Feast of the Triumphant Cross

John 3: 13-17
Num 21: 4b-9/Ps 78/Phil 2: 6-11

Just as Moses lifted up the snake in the desert, so the Son of Man must be lifted up, that everyone who believes in him may have eternal life.
(John 3:14)

Grant us the grace, Lord, to be aware
That our sins are Your crucifixion;
And the wisdom to accept our share
In Your cross for our own salvation.

Jesus said, “No one has ever gone into heaven except the one who came from heaven–the Son of Man. Just as Moses lifted up the snake in the desert, so the Son of Man must be lifted up, that everyone who believes in him may have eternal life. For God so loved the world that He gave His one and only Son, that whoever believes in Him shall not perish but have eternal life. For God did not send His Son into the world to condemn the world, but to save the world through Him.” (John 3: 13-17)

Reflection

Today we celebrate the Feast of the Triumph of the Cross. Jesus cited the account of Moses lifting up the bronze serpent on a standard (to save the Israelite people who had sinned against God) in order to prophesy His own death on the cross, which would also become the standard of salvation for future generations of Christians.

This veneration of the Cross originated in the fourth century, which, according to early accounts, began when a remnant of the Cross in Calvary was miraculously discovered by Saint Helen, the mother of Constantine, when she went on a pilgrimage to Jerusalem on September 14, 326. Thus, the Feast of the Exaltation of the Cross has been celebrated by Christians on September 14 ever since.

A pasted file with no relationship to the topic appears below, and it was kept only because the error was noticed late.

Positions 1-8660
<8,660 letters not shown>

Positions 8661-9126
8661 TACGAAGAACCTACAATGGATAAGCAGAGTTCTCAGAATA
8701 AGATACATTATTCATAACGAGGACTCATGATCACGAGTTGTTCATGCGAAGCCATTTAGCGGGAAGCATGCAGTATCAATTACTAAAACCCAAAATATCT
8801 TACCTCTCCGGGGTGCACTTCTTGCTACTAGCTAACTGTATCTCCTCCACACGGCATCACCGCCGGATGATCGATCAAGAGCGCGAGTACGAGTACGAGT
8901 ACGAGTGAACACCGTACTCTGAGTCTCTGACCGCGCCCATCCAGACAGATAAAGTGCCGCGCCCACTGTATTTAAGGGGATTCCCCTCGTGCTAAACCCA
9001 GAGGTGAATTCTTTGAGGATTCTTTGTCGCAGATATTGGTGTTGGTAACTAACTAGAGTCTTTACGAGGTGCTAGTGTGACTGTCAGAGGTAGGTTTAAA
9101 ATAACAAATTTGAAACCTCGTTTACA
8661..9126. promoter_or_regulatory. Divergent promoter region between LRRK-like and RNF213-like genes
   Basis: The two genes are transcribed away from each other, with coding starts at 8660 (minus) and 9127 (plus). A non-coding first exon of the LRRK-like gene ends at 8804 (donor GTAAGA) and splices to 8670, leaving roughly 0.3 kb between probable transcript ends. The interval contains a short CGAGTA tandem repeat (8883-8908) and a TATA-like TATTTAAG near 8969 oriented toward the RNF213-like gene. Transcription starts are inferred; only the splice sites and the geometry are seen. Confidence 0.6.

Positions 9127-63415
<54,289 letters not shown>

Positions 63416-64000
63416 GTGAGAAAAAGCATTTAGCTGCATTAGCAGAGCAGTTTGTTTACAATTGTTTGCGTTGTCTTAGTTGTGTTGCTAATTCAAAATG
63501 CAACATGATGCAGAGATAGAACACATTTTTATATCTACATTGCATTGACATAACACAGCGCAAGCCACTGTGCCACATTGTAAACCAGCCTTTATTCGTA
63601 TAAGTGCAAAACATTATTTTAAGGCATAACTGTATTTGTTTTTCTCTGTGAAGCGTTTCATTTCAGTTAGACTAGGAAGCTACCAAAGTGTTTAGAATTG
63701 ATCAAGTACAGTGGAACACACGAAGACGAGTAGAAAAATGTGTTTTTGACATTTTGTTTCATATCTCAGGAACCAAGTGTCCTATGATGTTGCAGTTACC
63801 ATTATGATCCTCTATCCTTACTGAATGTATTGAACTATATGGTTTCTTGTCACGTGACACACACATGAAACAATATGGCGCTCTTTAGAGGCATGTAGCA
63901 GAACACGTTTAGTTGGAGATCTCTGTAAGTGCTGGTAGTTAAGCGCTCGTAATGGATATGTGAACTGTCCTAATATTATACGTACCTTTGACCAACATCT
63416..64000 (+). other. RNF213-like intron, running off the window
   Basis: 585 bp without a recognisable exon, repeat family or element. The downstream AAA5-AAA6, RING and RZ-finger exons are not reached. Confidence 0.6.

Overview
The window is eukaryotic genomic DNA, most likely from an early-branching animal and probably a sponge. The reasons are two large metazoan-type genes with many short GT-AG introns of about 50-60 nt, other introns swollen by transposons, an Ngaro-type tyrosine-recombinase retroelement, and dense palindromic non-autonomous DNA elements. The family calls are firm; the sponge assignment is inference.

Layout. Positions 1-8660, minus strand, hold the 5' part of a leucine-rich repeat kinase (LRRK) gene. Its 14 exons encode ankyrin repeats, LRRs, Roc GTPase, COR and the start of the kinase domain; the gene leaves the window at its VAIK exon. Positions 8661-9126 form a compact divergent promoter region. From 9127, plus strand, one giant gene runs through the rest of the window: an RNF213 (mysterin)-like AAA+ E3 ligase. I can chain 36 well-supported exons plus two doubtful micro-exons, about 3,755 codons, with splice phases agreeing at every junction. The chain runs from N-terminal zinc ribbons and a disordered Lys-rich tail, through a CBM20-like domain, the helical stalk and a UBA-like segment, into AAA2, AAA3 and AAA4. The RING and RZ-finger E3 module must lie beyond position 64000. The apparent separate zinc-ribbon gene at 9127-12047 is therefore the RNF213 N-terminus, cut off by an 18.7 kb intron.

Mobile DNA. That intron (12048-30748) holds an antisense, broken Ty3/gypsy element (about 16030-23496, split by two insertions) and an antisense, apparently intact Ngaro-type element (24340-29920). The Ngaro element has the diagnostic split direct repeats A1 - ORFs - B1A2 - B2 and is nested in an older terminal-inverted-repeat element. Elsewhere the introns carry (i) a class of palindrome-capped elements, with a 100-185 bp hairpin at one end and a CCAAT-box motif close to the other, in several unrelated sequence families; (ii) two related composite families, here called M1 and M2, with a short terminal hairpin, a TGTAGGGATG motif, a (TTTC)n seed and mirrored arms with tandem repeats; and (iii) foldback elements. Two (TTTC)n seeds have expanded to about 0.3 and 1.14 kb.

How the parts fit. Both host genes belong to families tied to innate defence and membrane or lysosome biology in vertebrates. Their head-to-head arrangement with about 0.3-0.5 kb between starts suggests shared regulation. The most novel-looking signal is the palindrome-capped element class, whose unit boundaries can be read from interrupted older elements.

We venerate the Cross of Christ because it was and still is the instrument of our salvation. Adoring the Cross might seem like idolatry to some denominations, but for most Christians, it is actually adoring Jesus Christ Himself, Who suffered and died on this Roman instrument of torture to redeem us from sin. It represents the supreme Sacrifice by which our Lord Jesus was able to accomplish for our salvation. He humbled Himself by being obedient to death, death on the cross. (Phil. 2:8)

A most disturbing idea was proposed by some leaders in our community that in the spirit of ecumenism (and to make invited businessmen feel at ease), it might be prudent to do away with the images of the cross and the Blessed Virgin Mary from the altar during our breakfast fellowships. They reasoned that this would encourage attendance of Christians from other denominations, and help promote unity and harmony. Let us not forget the words of our Lord, Who said: “Whoever does not take up his cross and follow after me is not worthy of me.” (Mt.10:38). The cross is the most potent and universal symbol of the Christian faith. Whenever we kneel in prayer before the cross, we are confronted with this great mystery of our salvation. St. Paul said in his first letter to the Corinthians, “The language of the cross may be illogical to those who are not on the way to salvation, but those of us who are on the way see it as God’s power to save.” (1Cor. 1:18)

As members of the one true church, we have surrendered our lives to the cross of Christ, and therein gained victory over death and sin. Are we then to compromise our victory for the sake of accomodating those who do not share our own faith? On the contrary, we must exalt the cross as a constant reminder — and witness — of Christ’s ultimate triumph, His victory over sin and death through His passion and death on the Cross. For the Church to be universal, all Christians (especially pragmatic businessmen) must embrace it!

Lord, please enlighten all the leaders in our community that Your Cross is our most powerful instrument of evangelization. Inspire them to give witness to its meaning in our faith, because in Your great sacrifice, there can never be any compromise. Amen.

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